Around 40 newts were discovered at The Park ahead of construction. Working with CSA Environmental, Developer Kier Living Eastern secured a mitigation licence from Natural England, created an additional pond and fenced off a corridor of land to allow the newts to move safely around the site.
Ecologist Emma Robson from CSA Environmental, is monitoring the community of newts at The Park. She said: “Kier Living Eastern has ensured that the great crested newts are protected and has been dedicated to creating habitats for their long-term conservation. The newts now have a combination of aquatic and terrestrial habitats, as well as log piles and places to hibernate, which they can use to breed, take refuge and hibernate year-round. Great crested newts really are a key part of this development.”
“After the breeding season, the newts are on land at the moment and we expect them to return to the ponds in the spring. A check during this year’s breeding season has shown the community is thriving, so everyone’s hard work is paying off. We will continue to monitor the population in both the existing and the newly-created pond next year.”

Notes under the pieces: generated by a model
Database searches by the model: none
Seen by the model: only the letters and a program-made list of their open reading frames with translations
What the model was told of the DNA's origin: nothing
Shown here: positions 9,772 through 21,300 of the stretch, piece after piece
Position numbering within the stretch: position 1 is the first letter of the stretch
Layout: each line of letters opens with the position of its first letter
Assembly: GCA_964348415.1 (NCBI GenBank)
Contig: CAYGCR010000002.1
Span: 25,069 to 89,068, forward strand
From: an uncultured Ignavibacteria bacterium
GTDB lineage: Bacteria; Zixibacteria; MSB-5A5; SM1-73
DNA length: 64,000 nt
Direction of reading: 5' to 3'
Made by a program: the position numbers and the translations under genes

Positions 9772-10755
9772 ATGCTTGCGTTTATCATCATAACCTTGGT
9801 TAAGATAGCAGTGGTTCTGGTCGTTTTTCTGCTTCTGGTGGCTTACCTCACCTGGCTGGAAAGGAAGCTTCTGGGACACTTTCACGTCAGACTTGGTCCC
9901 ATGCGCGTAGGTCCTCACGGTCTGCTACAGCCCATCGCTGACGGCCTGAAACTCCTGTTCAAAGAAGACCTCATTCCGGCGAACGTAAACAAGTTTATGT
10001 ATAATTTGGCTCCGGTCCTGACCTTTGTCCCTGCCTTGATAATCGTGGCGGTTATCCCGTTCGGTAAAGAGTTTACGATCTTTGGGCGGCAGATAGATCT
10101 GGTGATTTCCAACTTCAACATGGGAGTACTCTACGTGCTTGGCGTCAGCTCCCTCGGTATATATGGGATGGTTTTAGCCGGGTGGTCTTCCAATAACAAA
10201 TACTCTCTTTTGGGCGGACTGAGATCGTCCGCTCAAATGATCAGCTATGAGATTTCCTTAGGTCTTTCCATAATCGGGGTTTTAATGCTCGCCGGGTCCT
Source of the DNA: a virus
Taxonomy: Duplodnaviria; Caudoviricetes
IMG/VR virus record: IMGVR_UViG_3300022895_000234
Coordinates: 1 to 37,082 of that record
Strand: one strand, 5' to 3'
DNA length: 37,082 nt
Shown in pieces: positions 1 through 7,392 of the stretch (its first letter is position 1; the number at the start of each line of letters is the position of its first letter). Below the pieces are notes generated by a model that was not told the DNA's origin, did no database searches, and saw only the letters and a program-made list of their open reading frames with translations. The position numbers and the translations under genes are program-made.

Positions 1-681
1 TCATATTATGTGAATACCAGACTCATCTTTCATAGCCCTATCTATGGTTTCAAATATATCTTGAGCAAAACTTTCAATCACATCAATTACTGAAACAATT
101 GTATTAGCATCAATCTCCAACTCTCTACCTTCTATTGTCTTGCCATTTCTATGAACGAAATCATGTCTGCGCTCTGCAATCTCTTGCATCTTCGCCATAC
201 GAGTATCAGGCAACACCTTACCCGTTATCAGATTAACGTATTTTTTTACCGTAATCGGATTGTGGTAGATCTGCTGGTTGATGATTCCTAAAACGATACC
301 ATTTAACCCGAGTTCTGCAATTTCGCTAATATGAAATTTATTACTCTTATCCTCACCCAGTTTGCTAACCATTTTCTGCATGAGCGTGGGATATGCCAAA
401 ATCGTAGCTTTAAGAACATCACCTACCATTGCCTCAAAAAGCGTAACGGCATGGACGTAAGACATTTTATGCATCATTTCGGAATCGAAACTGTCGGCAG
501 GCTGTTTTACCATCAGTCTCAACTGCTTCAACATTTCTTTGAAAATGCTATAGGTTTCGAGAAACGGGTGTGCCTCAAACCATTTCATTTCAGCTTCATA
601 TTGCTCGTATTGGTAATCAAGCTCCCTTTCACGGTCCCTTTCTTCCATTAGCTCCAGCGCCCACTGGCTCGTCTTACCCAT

David Thomas, sales and marketing director for Kier Living Eastern, said: “Kier Living Eastern takes its responsibilities as a housebuilder very seriously, and that includes protecting the local environment we become a part of. We are happy to say the great crested newts are very much a part of The Park development and thanks to the work of CSA Environmental, the newts will continue to thrive.”
The new homes benefit from an outstanding location and being close to the A14 and its links to Cambridge and Huntingdon, and within easy walking distance of the centre of Fenstanton with its pubs, eateries and shops. A £1.5bn improvement scheme is underway for the A14 between Cambridge and Huntingdon, which will benefit Fenstanton and improve its already good transport links.